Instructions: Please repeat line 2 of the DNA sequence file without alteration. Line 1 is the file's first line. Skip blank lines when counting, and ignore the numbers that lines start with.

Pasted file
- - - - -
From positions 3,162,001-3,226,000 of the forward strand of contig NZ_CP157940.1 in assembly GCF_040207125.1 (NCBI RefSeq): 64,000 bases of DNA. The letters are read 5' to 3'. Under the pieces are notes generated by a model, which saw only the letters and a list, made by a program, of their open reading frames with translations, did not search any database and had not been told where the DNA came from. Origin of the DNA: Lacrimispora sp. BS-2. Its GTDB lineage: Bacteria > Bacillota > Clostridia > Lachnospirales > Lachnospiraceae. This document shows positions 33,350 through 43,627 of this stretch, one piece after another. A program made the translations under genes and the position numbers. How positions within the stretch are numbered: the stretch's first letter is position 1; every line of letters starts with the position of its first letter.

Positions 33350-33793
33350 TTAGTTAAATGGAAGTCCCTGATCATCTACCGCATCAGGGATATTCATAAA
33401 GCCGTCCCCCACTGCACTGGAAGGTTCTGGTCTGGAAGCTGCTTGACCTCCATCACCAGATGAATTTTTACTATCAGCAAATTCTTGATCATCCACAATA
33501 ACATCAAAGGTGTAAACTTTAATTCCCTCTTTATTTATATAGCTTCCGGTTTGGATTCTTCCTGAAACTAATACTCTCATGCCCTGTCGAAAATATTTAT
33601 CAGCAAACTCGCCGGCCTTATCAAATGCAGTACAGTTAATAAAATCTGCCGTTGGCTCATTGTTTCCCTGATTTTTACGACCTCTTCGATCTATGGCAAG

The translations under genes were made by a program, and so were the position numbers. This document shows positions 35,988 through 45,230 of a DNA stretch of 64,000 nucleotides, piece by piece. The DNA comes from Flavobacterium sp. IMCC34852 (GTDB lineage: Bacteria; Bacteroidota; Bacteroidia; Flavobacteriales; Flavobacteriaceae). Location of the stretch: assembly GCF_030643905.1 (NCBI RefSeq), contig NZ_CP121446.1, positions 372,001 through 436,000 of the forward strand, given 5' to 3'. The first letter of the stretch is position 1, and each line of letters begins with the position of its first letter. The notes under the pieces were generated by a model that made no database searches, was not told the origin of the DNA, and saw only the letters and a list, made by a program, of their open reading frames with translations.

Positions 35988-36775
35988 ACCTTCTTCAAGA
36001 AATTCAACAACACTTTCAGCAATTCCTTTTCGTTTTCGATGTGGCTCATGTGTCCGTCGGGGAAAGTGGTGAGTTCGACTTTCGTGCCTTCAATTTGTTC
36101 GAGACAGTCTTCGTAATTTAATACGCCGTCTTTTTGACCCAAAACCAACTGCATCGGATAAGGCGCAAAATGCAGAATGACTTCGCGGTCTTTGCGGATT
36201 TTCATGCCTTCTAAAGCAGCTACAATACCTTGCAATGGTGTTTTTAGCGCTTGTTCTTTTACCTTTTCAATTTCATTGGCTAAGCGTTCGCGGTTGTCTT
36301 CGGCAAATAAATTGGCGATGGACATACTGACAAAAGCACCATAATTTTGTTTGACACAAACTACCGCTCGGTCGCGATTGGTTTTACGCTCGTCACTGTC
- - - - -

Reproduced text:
Positions 33350-33793